The Struggle across the Taiwan Strait: The Divided China Problem

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The Struggle Across the Taiwan Strait: The Divided China Problem, by Ramon H. Myers and Jialin Zhang. Stanford: Hoover Institution Press, 2006. xii +168 pp. US$15.00 (paperback).

This is a poor book that claims to analyze the divide across the Taiwan Strait. Rather, it simply gives the perspectives of the Chinese side and could have been as easily published in Beijing as in Stanford, California. Its one possibly useful attribute is that it gives China's "feelings" and responses to various situations that have arisen over the years.

The unremitting, underlying theme is that Taiwan is Chinese. The book argues that the division between Mainlanders and Taiwanese "did not constitute a source of conflict in Taiwan's politics unless instigated by powerful, influential local elites" (p. 48). This ignores the facts that no such powerful local élites existed under a dictatorial regime that systematically discriminated against Taiwanese in all crucial spheres of the political system. From the movement of the Kuomintang government from China to Taiwan in late 1949 until the death of Chiang Ching-kuo in early 1988, Mainlanders always accounted for a majority of the members of the government's cabinet and the Kuomintang's Central Standing Committee despite accounting for less than 15 per cent of the population. A Taiwanese never held the position of premier or minister of foreign affairs, national defense, economics, education, finance or justice until after Lee Tenghui became president in 1988.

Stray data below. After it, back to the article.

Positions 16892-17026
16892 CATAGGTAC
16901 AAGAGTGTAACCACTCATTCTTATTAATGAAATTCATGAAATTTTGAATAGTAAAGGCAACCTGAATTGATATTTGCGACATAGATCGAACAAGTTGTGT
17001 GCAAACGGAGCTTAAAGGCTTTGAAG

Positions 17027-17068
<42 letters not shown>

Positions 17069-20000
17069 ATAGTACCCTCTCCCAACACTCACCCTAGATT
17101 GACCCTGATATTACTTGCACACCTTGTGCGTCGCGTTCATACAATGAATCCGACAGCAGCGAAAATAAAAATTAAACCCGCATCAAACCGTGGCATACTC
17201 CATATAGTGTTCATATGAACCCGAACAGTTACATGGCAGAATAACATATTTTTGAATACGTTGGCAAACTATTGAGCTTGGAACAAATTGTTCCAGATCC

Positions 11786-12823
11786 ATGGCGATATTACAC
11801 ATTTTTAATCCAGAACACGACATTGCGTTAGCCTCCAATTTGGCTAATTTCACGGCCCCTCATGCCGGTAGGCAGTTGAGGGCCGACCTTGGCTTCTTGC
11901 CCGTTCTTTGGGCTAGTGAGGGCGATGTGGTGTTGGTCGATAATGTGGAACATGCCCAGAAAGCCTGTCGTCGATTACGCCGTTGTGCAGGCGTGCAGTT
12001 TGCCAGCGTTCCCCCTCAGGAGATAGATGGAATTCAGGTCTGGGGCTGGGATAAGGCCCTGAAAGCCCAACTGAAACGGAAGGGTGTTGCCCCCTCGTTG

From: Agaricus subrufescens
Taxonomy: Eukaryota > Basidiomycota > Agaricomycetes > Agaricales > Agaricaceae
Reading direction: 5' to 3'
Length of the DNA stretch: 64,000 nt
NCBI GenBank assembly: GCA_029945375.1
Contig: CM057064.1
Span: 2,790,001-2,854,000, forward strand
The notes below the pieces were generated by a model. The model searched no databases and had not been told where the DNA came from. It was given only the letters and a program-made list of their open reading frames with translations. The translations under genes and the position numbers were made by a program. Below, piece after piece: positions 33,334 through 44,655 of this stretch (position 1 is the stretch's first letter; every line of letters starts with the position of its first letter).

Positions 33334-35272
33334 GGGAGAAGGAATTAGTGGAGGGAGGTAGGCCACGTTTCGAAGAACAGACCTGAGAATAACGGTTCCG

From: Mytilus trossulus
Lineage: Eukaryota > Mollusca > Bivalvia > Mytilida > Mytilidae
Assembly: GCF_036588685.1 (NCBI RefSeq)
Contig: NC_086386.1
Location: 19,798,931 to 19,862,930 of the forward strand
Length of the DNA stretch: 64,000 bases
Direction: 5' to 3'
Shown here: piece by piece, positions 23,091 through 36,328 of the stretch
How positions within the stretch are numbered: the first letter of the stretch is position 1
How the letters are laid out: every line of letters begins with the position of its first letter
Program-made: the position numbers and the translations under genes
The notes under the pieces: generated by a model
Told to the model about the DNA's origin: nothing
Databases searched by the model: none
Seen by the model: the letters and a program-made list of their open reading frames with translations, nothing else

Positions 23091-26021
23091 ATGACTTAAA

Some of assertions made are simply laughable. In no way did "[t]he majority of Taiwan's people welcome[] Jiang's conciliatory eight points" of 30 January 1995, which the authors provide in Appendix 6 (pp. 149-55). Further, although China rejected the so-called "1992 Consensus" ("One China, each defining it in their own way") at the time, the book now treats the so-called " 1992 Consensus" as fact, even though the originator of the term, Su Chi, has admitted that he made it up.

Basically, all of the blame for the division across the Taiwan Strait is laid on former President Lee Teng-hui and on President Chen Shui-bian. The book says, "From 1999 until 2006 the two regimes have not held direct talks" (p. 114). Yet the authors repeatedly fail to note that China refuses to talk unless Taiwan agrees to a "one China" policy first. Of course, such an agreement from the Taiwan side would give the game away before the discussions even started, something the book fails to note.

As a polemic, this book is filled with contradictions. Chapter 4 starts, "Taiwan's politics are not ethnic in nature as some Taiwan experts assert" (p. 45), yet a few pages later the book asserts, "By November 1999 it is clear from Table 1 that a decisive shift in ethnic identity had occurred after 1991" (p. 53). Later the book says, "At this time [2004], however, there was no immediate threat to Taiwan because missiles had been stationed across the strait for many years" (p. 89), but on the same page it says "Mainland Chinese officials then responded that if Taiwan's leadership held their referendum, that could cause a war" (pp. …